The big problem is trying to keep your standard of living consistent from your working years through retirement. I've played around with ESPlanner Basic (the free one) a litte bit and it's pretty impressive. If you have big hiccups in your income or consumption (college, spouses retiring in different years, etc) it smooths all of that out. Anybody could do that for the short run, but calculating over the course of decades basically requires a computer. And yeah, projecting your income that far out is baseless speculation, but what else can you do?

Leesbro63
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Re: Larry Kotlikoff

Post by Leesbro63 » Thu Jul 11, 2013 9:59 pm

Good explanation. Makes sense and I see its more than about budgeting/saving for a new car.

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patriciamgr2
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Re: Larry Kotlikoff

Post by patriciamgr2 » Thu Jul 11, 2013 10:09 pm

I was disappointed that this long radio interview didn't cover any of the solutions to deal with the "coming crisis" as promised. For those of you who have read Kotlikoff's book, what do the authors suggest?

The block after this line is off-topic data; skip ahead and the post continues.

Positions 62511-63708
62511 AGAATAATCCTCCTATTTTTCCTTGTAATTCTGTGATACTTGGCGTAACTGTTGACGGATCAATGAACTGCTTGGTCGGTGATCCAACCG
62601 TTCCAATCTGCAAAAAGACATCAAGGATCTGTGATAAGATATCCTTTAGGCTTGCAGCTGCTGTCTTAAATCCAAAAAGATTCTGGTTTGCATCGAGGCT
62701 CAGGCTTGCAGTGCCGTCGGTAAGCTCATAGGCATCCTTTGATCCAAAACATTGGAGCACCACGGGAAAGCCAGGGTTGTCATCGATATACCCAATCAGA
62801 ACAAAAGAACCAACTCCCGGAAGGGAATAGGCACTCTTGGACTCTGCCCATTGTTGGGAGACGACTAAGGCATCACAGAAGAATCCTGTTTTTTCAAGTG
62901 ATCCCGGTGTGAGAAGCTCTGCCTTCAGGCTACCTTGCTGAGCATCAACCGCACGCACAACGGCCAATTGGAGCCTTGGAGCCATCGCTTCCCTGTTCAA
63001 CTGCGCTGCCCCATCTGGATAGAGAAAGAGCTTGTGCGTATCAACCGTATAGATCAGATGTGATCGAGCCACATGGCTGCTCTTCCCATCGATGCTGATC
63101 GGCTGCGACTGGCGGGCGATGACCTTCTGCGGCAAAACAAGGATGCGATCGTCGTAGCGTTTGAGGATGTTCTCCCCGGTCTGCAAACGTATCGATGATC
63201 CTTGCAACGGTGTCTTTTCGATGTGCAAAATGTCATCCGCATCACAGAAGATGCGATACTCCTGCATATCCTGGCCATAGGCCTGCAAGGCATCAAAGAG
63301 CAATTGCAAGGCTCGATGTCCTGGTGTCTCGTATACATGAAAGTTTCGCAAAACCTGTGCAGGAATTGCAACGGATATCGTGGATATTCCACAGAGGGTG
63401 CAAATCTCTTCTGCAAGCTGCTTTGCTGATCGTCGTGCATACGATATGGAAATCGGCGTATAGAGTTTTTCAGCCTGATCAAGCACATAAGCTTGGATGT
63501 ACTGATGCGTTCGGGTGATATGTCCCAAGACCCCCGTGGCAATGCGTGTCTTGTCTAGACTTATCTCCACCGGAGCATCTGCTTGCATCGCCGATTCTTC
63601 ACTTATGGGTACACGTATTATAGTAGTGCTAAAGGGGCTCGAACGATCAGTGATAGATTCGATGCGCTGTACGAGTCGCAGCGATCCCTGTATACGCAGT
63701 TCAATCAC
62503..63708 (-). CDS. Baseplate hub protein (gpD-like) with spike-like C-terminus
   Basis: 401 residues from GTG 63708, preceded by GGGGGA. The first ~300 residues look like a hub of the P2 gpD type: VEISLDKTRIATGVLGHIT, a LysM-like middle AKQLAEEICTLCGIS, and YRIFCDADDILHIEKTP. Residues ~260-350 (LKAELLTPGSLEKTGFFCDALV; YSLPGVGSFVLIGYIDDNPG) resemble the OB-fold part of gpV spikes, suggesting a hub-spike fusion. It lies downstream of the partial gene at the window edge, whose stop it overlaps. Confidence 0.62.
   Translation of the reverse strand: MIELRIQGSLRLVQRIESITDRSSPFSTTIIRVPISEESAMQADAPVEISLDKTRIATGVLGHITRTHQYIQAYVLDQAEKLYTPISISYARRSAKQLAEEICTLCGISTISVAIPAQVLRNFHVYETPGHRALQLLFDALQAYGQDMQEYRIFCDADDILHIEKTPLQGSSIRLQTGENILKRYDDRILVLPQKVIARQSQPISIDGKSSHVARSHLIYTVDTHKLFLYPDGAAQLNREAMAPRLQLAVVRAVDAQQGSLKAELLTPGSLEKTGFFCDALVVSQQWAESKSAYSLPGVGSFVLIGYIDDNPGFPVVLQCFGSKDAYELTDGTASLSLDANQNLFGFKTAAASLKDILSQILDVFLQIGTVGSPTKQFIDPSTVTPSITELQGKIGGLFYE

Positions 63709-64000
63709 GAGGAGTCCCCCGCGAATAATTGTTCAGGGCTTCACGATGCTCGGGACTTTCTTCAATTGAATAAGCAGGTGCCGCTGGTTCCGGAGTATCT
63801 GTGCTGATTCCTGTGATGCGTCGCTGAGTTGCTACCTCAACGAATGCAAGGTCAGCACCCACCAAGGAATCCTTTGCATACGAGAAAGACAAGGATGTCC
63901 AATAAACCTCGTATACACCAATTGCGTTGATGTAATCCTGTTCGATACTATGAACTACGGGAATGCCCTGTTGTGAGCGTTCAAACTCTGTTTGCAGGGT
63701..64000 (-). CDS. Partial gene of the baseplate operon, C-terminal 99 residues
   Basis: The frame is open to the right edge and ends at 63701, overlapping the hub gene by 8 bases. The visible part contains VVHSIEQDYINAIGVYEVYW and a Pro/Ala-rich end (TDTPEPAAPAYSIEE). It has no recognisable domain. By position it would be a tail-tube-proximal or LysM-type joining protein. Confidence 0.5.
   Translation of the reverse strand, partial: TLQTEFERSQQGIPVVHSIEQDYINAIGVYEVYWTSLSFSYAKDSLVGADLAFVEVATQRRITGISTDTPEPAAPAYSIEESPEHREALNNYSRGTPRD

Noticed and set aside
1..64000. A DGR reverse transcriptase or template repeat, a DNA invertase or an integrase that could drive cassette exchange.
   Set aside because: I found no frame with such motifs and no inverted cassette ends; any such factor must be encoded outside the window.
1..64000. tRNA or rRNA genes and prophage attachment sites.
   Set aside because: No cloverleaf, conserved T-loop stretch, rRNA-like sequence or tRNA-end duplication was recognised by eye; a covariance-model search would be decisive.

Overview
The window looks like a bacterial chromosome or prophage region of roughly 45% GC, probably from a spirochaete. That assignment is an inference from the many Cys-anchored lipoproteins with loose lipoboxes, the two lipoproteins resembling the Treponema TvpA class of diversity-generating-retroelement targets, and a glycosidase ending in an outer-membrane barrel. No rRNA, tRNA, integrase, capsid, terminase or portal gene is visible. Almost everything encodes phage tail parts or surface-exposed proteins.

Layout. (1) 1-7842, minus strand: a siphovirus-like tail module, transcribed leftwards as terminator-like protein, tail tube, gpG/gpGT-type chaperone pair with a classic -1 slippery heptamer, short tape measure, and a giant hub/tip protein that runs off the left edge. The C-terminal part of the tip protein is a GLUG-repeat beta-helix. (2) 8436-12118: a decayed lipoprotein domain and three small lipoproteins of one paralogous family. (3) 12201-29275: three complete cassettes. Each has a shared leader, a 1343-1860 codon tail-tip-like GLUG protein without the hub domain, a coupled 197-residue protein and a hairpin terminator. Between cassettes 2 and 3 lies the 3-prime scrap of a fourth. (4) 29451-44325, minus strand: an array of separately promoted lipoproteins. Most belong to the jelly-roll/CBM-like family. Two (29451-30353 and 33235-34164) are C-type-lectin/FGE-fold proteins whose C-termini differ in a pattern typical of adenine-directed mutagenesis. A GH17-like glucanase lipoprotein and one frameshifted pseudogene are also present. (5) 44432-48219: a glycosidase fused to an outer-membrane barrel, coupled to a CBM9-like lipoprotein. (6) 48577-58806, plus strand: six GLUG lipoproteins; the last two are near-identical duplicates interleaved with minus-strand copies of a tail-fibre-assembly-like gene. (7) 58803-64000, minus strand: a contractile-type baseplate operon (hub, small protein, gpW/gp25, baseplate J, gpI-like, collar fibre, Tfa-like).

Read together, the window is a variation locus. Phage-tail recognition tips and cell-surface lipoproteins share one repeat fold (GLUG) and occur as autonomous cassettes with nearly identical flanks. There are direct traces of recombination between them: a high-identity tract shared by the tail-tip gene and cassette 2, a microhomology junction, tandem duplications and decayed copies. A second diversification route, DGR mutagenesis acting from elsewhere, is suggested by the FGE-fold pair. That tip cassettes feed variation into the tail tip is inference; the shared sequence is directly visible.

Last edited by patriciamgr2 on Fri Jul 12, 2013 10:51 am, edited 1 time in total.

Leesbro63
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Re: Larry Kotlikoff

Post by Leesbro63 » Thu Jul 11, 2013 10:10 pm

patriciamgr2 wrote:I was disappointed that this long radio interview didn't cover any of the solutions to deal with the "coming crisis" as promised. For those of you who have read Kotlikoff's book, what do the author's suggest?
To be fair, the radio show was billed as being about Soc Sec, not about Kotlikoff's other stuff. And it delivered on that. But yeah, that is what I am asking. What is Kotlikoff's secret sauce to protect against a negative US economic future?

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nedsaid
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Re: Larry Kotlikoff

Post by nedsaid » Thu Jul 11, 2013 10:38 pm

I am always amused how Scientific Wild Ass Guesses are disguised in precise calculations, formulas, ratios, and scenarios. We all wing it more than we admit.
A fool and his money are good for business.

cbeck
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Re: Larry Kotlikoff

Post by cbeck » Fri Jul 12, 2013 12:22 am